For all of Jaga Jazzist’s legendary status in their Norwegian homeland, the octet’s impressive career, now buoying into its fourth decade, can be characterised by a distinctly American sound. Their 2001 breakthrough album A Living Room Hush was aptly named for the lounge; Jaga’s retro space-age jazz could have come straight out of New York’s smoothest bar in any of the last sixty-plus years, albeit flecked with endless surprises from experimental IDM and techno to hip-hop and scratching. Their catalogue’s come to epitomise a breed of lounge music wholly non-reliant on humdrum to mute any underlying mediocrity.
Jaga’s ninth studio album Pyramid showcases the eight-piece’s unrelenting consistency alongside a series of firsts; their debut release on Flying Lotus’s Brainfeeder label is also, more notably, their first self-produced record, parting ways with frequent collaborator Jørgen Træen and their usual meticulous perfectionism. Created in two weeks with eight different voices to satisfy, Pyramid is perhaps most impressive in its lack of conflict. But that’s also its main disappointment; within a theoretically new, creatively explosive environment, Pyramid shrinks back into routine and largely find arid ground.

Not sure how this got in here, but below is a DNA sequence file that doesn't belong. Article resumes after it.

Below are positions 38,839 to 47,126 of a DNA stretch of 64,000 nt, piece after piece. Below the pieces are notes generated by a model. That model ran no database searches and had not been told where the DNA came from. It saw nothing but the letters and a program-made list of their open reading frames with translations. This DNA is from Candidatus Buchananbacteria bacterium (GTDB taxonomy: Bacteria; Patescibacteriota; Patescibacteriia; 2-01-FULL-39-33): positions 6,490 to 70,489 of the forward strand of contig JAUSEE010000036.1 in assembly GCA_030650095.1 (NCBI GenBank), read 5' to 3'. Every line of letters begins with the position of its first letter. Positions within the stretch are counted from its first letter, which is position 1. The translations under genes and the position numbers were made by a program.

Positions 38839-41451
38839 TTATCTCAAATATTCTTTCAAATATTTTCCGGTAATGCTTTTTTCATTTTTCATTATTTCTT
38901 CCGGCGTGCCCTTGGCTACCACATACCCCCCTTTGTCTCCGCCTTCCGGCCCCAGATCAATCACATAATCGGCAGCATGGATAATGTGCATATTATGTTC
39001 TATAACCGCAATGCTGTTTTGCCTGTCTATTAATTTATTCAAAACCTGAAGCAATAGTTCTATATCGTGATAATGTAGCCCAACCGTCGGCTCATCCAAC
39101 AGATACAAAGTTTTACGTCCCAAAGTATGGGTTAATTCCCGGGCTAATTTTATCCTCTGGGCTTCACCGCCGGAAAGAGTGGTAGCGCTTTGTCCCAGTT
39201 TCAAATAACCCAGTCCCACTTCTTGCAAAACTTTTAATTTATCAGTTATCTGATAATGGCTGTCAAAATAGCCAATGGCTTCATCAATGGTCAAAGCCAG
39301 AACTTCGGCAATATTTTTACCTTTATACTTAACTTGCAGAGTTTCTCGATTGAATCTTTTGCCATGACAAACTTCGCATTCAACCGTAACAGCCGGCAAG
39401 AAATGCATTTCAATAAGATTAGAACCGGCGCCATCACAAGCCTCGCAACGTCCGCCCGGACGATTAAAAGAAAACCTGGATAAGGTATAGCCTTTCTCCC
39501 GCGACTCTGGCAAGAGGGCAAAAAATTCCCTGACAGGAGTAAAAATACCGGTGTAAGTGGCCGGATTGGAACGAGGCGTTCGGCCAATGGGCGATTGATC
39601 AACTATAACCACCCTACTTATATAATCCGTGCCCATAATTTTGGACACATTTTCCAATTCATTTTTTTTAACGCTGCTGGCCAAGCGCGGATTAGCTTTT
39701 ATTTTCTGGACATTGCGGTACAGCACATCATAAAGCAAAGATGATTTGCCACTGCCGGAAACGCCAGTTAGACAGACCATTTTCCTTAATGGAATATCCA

Composed as four “small symphonies”, Jaga unspool their post-rock, cosmic-jazz and plush, cinema-ready bossa nova as if it were still the turn of the century. 14-minute opener ‘Tomita’ is a sprawling nod to Japanese space-music pioneer Isao Tomita, that lands on the wrong side of city pop and AOR totally free from celestial mystery. ‘The Shrine’ is perversely contained within its own structure, given that it’s an apparent ode to Fela Kuti’s iconic Lagos club and the birth of afrobeat through free jazz, funk, salsa and highlife.
Only on closing track ‘Apex’ do Jazzist find their stride, with marching band electronics and audible gear-shifts that hark to the best of their electronic krautrock fusion. Elsewhere, in trying to ease out the joy of their collaborative process, Jaga sound a bit too nervous to please.
Subscribers to Loud And Quiet now receive a limited edition flexi disc of a rare track with their copy of the magazine
This month’s disc is from Detroit punk band Protomartyr